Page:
In Vietnam, harvesting of the main season winter-spring crop is starting to peak following lengthy delays, with Japonica supplies currently extremely low. Planting data in the country is sparse, although historically high Vietnamese Japonica export prices in late 2022 when farmers were planting could lead to a sharp uptick in Japonica output in 2023 as more countries -- especially in Europe -- increasingly consider Vietnam as a viable Japonica origin.
For China, output curbs in late 2022 were primarily confined to Indica growing regions, with no major concerns reported in China's Japonica-producing northeast region. The USDA projected marketing year 2022-23 (July-June) milled rice output at 146 million mt, down 2% year on year, although primarily equated it to lower Indica output in 2022. Traders of Chinese old crop Japonica have voiced concerns that the government could limit exports further in 2023. One such trader reported not having a good idea of the 2023 export quota as of early February, hoping to gain clarity later in the month. However, Chinese Japonica continues to be awarded in recent Japanese tenders for delivery much later in 2023.
The supply situation in faux Japonica medium grain markets also remains mixed, with total Indian output curbed in 2022 and Bangladesh demanding high volumes of what medium grain is available in recent months. In Myanmar, main season output in late 2022 was also significantly limited by conflict and high input costs, with some sources stating that medium grain varieties were disproportionately affected. Elsewhere, the 2022 medium grain crop in the US South was similarly disappointing, with what surplus there is also plugging gaps in traditional Californian markets, especially domestically and in Jordan.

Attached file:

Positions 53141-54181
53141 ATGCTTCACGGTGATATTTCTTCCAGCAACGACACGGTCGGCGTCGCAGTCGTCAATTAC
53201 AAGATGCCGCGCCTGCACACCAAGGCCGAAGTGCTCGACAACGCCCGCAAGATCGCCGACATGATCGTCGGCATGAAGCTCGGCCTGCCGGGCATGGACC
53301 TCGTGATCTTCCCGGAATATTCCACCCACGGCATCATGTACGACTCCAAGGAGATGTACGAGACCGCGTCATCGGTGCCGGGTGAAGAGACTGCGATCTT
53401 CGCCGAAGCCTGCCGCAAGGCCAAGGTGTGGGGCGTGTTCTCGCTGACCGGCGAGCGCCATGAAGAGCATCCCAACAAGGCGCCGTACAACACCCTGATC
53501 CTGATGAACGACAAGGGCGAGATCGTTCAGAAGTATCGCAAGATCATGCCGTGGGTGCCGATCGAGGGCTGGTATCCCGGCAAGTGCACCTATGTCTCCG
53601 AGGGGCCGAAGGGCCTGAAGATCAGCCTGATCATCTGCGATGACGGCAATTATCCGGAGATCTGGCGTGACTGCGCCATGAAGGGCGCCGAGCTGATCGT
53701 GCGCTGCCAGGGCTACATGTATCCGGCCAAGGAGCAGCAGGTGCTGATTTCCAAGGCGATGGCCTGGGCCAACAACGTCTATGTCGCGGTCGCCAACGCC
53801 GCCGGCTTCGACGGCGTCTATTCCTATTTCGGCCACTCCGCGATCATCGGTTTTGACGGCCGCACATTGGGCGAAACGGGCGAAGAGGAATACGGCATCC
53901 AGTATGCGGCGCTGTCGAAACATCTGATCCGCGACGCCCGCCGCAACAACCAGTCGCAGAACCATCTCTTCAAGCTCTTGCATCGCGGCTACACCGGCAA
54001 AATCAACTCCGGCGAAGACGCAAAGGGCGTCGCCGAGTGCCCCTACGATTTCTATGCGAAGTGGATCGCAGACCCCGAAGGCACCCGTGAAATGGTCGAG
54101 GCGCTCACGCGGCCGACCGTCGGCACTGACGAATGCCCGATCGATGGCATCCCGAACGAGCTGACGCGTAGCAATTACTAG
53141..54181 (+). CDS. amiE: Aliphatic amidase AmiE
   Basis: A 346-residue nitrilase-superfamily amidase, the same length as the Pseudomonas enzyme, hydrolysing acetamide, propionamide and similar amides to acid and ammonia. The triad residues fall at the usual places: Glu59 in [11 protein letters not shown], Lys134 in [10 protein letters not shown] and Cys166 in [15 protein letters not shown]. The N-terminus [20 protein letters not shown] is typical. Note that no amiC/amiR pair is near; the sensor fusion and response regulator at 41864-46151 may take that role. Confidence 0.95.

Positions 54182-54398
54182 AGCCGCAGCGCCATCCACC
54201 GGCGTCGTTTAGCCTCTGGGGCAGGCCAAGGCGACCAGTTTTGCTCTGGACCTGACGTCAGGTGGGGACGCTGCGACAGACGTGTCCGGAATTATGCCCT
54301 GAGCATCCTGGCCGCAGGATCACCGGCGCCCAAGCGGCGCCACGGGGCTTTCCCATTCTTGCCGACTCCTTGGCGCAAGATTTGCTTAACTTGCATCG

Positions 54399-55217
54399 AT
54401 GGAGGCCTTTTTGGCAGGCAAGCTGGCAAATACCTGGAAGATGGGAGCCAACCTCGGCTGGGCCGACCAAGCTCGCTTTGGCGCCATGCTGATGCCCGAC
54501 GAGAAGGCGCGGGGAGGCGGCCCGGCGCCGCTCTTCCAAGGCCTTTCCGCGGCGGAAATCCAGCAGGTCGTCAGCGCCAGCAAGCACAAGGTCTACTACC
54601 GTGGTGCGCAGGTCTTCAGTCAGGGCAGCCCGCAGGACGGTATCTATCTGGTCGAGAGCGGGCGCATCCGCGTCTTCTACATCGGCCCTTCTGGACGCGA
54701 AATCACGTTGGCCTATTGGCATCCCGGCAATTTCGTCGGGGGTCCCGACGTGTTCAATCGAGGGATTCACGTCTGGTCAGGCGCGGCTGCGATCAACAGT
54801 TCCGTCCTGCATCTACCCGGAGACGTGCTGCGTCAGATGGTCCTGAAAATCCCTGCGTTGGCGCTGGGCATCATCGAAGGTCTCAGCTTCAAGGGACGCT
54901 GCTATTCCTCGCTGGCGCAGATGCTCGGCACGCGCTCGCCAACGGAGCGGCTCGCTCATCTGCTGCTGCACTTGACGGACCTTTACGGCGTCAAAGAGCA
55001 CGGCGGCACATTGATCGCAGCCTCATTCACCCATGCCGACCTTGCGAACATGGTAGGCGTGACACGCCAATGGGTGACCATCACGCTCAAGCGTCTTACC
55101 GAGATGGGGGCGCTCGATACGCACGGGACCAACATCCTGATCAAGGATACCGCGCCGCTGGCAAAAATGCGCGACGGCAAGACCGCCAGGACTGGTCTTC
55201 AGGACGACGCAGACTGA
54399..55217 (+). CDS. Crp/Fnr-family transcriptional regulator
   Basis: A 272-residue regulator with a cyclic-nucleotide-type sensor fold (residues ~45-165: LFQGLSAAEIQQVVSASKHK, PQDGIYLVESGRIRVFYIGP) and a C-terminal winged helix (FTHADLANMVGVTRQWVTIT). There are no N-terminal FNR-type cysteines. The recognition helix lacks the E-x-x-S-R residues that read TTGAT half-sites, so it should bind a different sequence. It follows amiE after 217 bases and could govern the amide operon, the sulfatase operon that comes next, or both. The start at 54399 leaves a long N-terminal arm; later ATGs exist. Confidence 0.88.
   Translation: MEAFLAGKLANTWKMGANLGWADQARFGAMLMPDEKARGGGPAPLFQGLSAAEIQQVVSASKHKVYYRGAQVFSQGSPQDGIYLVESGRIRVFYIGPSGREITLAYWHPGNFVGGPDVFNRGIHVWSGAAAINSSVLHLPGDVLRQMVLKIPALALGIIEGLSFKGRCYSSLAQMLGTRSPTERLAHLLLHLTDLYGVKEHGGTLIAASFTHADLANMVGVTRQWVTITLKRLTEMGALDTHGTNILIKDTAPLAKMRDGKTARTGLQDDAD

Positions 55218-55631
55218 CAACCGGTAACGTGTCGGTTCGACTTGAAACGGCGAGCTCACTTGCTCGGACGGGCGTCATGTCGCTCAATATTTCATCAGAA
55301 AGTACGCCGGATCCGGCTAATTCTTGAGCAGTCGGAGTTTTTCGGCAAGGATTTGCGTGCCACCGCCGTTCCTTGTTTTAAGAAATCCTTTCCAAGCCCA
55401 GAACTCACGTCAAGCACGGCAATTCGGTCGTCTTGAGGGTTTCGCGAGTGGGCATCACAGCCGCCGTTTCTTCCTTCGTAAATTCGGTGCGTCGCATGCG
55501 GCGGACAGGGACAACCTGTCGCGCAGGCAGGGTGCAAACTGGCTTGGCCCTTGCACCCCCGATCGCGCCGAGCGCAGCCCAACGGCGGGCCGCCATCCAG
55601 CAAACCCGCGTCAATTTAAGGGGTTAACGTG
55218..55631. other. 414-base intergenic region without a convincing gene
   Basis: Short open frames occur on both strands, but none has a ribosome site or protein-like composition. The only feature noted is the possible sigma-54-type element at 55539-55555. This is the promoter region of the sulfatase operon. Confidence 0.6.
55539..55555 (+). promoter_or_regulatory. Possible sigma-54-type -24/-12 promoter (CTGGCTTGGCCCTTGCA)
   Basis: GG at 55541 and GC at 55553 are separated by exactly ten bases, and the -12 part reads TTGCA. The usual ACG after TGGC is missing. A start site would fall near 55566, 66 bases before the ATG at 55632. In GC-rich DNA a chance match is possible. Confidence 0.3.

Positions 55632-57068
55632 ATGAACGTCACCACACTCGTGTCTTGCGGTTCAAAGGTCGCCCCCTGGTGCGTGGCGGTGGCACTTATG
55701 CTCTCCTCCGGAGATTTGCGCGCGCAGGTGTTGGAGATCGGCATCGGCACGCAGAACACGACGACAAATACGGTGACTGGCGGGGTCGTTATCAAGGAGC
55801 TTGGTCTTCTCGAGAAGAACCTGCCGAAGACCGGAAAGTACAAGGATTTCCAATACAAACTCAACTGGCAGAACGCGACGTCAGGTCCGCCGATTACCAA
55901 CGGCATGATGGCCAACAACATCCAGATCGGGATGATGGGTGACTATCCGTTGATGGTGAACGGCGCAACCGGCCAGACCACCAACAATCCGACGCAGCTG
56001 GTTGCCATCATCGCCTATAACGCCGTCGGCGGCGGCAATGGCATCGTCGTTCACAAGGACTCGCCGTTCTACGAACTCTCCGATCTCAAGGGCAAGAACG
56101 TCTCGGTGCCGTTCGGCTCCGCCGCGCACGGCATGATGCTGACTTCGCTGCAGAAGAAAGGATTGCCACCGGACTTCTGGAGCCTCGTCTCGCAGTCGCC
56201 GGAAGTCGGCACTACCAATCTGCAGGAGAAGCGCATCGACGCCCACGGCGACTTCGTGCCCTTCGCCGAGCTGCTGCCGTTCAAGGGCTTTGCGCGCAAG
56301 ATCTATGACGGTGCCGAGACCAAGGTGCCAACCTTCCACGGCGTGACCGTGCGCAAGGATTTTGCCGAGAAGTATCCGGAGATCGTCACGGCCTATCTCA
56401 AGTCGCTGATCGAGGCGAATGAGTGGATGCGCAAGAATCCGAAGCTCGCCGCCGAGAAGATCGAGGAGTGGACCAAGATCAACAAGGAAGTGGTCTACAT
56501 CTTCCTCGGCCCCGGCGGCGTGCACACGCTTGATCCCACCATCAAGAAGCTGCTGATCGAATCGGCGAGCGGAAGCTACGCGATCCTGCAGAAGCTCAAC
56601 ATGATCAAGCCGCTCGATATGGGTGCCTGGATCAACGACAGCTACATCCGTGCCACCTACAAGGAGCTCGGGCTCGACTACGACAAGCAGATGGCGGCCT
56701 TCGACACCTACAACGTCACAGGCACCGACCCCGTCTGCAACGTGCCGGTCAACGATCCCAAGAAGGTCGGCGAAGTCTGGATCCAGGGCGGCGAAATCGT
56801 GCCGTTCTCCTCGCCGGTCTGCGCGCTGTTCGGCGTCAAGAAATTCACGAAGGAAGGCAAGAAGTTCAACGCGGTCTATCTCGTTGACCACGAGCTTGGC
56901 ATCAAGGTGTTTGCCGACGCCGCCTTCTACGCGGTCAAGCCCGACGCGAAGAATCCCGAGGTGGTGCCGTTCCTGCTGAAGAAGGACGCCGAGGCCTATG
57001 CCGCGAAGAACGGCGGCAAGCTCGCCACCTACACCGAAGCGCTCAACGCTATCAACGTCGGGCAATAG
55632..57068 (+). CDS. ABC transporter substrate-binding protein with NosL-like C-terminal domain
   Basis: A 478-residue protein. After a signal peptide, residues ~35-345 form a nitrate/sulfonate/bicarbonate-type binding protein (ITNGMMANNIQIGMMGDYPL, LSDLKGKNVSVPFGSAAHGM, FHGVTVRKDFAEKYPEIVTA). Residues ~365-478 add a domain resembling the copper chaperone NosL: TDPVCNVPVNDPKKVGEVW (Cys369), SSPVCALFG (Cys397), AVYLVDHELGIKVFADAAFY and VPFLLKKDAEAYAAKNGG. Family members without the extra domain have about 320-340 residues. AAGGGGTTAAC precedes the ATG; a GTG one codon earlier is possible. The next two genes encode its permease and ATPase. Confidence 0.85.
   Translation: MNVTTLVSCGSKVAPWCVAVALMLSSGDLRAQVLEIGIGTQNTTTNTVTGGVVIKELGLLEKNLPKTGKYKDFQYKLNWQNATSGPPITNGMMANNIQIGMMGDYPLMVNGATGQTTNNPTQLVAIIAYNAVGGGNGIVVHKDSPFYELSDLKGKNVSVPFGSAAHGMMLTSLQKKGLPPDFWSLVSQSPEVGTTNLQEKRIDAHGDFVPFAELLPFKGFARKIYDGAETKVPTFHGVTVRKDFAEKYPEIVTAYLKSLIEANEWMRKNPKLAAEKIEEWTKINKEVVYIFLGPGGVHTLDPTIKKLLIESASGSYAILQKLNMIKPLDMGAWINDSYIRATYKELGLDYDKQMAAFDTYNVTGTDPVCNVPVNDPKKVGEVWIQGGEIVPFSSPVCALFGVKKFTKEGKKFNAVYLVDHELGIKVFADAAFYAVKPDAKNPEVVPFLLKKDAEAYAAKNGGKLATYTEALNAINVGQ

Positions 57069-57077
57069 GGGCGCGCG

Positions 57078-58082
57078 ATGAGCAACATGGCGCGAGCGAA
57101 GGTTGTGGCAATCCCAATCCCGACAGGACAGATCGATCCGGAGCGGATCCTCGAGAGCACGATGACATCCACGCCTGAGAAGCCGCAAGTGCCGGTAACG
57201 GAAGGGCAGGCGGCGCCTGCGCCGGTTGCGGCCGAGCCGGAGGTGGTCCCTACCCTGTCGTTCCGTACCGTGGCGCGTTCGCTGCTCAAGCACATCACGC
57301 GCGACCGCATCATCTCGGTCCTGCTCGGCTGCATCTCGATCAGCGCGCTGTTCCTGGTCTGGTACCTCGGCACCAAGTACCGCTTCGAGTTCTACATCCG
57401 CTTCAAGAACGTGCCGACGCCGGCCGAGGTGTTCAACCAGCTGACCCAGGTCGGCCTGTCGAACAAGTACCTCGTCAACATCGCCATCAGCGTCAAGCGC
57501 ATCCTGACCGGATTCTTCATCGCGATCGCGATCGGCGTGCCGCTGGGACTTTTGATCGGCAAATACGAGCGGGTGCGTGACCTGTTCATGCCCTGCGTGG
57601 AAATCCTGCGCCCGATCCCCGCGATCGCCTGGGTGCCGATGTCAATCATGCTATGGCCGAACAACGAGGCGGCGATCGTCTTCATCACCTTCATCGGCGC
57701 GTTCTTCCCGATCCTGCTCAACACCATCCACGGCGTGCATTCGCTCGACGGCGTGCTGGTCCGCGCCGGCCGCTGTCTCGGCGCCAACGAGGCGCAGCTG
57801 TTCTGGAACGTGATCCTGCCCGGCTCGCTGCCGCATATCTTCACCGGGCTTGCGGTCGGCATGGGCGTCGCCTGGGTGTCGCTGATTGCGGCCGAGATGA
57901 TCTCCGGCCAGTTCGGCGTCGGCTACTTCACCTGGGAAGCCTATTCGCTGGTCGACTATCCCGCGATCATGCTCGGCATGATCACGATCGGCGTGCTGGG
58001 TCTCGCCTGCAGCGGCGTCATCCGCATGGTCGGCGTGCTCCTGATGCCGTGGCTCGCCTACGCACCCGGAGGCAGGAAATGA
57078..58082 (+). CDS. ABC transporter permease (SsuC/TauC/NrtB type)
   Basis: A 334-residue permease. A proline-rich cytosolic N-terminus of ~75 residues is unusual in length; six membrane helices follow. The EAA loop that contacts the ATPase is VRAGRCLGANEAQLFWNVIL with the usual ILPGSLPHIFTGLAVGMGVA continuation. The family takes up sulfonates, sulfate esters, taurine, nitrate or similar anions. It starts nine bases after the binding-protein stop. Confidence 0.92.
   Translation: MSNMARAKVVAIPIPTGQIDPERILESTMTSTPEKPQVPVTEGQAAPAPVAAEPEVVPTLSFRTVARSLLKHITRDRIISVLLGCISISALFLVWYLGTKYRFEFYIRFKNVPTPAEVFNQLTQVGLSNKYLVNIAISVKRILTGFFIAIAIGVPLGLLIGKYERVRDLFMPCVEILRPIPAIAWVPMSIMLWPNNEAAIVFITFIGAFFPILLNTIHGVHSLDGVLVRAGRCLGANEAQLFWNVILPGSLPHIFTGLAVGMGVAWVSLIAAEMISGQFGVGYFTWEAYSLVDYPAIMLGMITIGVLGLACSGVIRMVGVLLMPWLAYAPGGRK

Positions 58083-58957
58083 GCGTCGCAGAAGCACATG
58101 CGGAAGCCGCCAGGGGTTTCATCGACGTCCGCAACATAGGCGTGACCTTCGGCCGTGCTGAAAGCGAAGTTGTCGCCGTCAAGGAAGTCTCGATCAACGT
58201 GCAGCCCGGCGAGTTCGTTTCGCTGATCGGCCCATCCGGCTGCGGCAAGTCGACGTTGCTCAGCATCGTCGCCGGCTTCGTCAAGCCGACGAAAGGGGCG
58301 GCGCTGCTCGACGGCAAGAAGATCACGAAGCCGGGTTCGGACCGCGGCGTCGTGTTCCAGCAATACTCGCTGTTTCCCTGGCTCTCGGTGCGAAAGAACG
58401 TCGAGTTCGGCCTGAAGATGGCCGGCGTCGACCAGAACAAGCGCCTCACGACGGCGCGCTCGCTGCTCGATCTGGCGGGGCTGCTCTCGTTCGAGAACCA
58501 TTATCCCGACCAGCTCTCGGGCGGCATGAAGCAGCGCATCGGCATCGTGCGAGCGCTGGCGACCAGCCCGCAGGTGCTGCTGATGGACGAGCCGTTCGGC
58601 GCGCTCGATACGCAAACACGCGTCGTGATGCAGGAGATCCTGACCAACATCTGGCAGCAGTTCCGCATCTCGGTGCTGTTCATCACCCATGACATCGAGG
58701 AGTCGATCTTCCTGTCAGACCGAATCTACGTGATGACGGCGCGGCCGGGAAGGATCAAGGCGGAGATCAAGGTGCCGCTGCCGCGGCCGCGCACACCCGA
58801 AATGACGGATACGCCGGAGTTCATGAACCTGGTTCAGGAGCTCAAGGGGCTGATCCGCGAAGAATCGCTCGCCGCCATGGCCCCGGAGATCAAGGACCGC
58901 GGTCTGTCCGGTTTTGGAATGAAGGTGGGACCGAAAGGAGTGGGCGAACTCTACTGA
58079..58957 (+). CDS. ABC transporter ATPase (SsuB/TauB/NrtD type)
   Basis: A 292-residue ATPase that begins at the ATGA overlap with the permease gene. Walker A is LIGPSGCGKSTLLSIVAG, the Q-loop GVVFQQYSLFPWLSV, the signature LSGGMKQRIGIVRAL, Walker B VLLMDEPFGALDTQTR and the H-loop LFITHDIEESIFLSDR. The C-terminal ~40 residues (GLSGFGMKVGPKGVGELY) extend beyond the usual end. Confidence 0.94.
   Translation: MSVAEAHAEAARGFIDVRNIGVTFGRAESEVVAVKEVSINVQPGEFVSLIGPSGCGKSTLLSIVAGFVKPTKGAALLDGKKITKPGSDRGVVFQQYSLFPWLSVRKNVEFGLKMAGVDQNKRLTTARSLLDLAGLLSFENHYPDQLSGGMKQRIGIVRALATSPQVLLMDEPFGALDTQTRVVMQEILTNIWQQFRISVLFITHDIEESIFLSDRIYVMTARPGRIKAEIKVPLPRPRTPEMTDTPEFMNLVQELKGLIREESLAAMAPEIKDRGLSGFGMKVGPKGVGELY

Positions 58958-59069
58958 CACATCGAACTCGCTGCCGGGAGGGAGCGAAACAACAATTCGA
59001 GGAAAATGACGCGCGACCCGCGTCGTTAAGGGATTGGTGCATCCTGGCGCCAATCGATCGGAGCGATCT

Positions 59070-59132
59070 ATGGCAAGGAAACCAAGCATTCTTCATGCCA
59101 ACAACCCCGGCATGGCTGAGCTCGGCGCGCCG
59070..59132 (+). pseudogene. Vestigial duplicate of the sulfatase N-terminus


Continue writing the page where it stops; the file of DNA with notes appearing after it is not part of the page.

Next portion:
The bleak supply situation is reflected in pricing. Platts benchmark Calrose assessment -- US #1, 4% broken white rice -- has hit successive all-time highs in recent months. More broadly, the FAO's Japonica rice price index, which is partially derived from Platts assessments, has also reached successive highs, reflecting a firmly sellers' market.
It is inescapable that few Japonica origin markets will be swimming in rice in 2023. Weather extremes in recent months have curbed output across the world, but especially so in core premium Japonica markets, like California, Australia and Italy. With the northern hemisphere due to plant in the coming months, it is hoped that exportable supplies will improve towards the end of 2023. But if 2022 is anything to go by, the market should learn to expect the unexpected when it comes to weather conditions.